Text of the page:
The mindfulness experiments – 1

A few months ago, I decided it was time to incorporate some mindfulness into my day. Now this is a much used (and some say abused!) term today – and a novice like me can add to the woes easily. So let me at the outset define what it means for me – and then go on to share what’s been happening since I gave it a test run.

To me mindfulness equals being “aware”, of “noticing”consciously. Note that I am not trying to “improve” anything – the effort on my side is only to notice. The very act of noticing consistently can perhaps provide insights for change – if and when required – to begin with, its only about taking stock of my state.

So in short, if I could witness myself being angry, being happy, being sad, walking, talking – whatever be my state of being or activity- I could call the experiment  a success. Quite a modest goal you say huh – perhaps it is, it just wasn’t as easy as I thought it to be though – let me explain.

On a given day – we meet many people, we do many things. And through the day, we experience emotions. Plenty of them – with everyone’s talking/feeling/trying change  – and disruptive change at that. And without your even noticing it, all this seeming volatility can get to you – it can affect your mood, it can drain you out, and even leave you unwell. And it was this sense of feeling mentally fatigued, a touch angry and too often (a little unusual for me!) that got me curious about what was happening – and I started maintaining a nightly journal.

Every night before turning in, I would rewind the day as best I could remember and jot down how I felt. Writing stuff down brings in clarity – and the first few days provided enough fodder for me to realise how many moments through the day I wasn’t proud of. There were moments of fleeting negative emotion – some expressed, some withheld – both of them leading to some composure ruffling. And then before you could settle down and let the emotion go, off you were on another jaunt -more emotions coming your way. A few times, you expressed something uncharacteristic – but before you could make amends or clarify further – the next meeting was on. And so I moved from one unresolved emotion and unfinished business to another – and it was all these unclosed events that led primarily to the energy drain.

I felt better immediately post the journaling (and indeed laughed at some of the events) – and where some course correction was warranted (say – apologise/ clarify/ maybe even just spend some more time with the person involved) put it down on my next day’s task list. Very quickly, the “unfinished business” list was coming down. And indeed, I felt awesome.

Miracles come in small packages to your aid when you are trying some positive stuff. Sukumar gifted me a little doll (designed after a Japanese ritual) that had two large eyes. You made a wish, coloured an eye and placed it somewhere you could look at it often.  And every time you caught the doll’s eye, it would remind you of what your wish was – and you would be “nudged” toward your desired effort. in my case, it was to be more mindful – and with the arrival of the doll, twice a day i reviewed my day – a significant improvement from the nightly journal.  And the benefits began to accumulate. The sense of being “overwhelmed or touchy” began to dissipate and more importantly I could now clearly notice what were aspects that touched a nerve. And once you noticed these, without realizing you made adjustments in your life to limit the exposure to the toxic situations, people, tasks – basically stuff that gave you no sense of accomplishment at all, but did have significant emotional overhead. This following wonderful Naval Ravikant  served to be the scale on which I reviewed my day primarily:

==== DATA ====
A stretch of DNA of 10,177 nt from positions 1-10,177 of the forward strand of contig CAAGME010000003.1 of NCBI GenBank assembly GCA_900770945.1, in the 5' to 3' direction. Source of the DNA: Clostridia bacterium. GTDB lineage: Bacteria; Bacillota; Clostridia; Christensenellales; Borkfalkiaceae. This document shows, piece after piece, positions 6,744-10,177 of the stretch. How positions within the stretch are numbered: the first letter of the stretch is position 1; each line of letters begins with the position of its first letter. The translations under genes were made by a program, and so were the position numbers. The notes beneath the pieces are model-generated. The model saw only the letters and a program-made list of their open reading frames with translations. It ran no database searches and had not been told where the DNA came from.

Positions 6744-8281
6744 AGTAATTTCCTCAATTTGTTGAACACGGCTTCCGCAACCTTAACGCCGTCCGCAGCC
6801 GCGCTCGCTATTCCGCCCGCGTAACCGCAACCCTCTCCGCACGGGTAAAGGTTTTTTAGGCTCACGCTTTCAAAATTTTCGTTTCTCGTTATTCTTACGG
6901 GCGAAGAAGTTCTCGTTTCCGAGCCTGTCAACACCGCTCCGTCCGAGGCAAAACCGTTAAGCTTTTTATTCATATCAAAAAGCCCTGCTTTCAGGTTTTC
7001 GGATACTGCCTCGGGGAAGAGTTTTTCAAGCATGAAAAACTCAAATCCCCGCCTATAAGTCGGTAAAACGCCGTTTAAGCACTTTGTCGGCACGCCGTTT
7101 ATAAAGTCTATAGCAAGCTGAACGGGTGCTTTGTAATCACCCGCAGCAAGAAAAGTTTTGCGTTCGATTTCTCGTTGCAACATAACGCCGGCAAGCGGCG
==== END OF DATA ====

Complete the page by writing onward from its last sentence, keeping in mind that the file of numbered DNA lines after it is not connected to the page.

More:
“What you choose to work on, and who you choose to work with, are far more important than how hard you work.”

Its important to notice that I wasn’t focussing on the interventions required for improvement here – just noticing how different events made me feel made the difference. Indeed I was not adding – but actually subtracting stuff resulting in gaining me more free time to focus on things I cared about!).

 

A quick summary of the above for all you super busy folks: – If you feel there’s too much going on in your work life (feeling overwhelmed/ touchy etc. etc) – try the following:

a. Start off by journaling in the nighttime (rewind the entire day – you’ll be surprised by how much you remember). If there’s any event you’d like to course correct (say call a colleague who you were a touch upset with for instance and talk it through), put that on your list

b. If the above works for you, try to have a few more “check ins” – just before lunch and before leaving for the day are perfect – to rewind and take stock. You can drop the nightly journal at this point.

The story doesn’t stop there though. Last month, I was gifted 2 more invaluable aids to further the practice. The 1st was a workshop on evolving change happily using “tiny habits” – by Sukumar and Kumaran of tinymagiq. It’s a course that will change you one little habit at a time – and happily at that!  It certainly warrants another follow on post. The second was a wonderful book by Thich That Hanh on the “4 establishments of Mindfulness”. This book breaks down mindfulness itself into 4 parts (and therefore allows you to remember the day a lot, lot better across these areas). as I work  on this ‘mindfulness” journey – I continue to be amazed at how rewarding it is – and at the same time, how much more there is to travel.

The good part though is that the journey is as (if not more) rewarding than the destination (per all the gurus in this space). If you are on a similar journey, would encourage you to adopt any of the above techniques too – and do let me know how they work!

If More trust equals More success, how can we inspire more trust? An amble through the Covey framework

Deepavali – the season of colours, crackers and sweets is here. Its also the season of sharing gratitude and wishing each other well. So here’s wishing each of my readers’ abundant success propelled by the magic potion of TRUST; for it is TRUST that makes the world go round.

So what is trust really? A question which brings me neatly to the topic of this post — this post presents an insightful framework on TRUST from Covey’s wonderful book “The Speed of Trust”. And TRUST as he defines it (and we will see as we move further down this essay) includes not just honesty and such stuff which are nice but don’t produce tangible results- he also includes a multi-dimensional view allowing TRUST to inspire mega- success. So let’s get going already.

Here’s a wonderful picture from him elaborating the framework: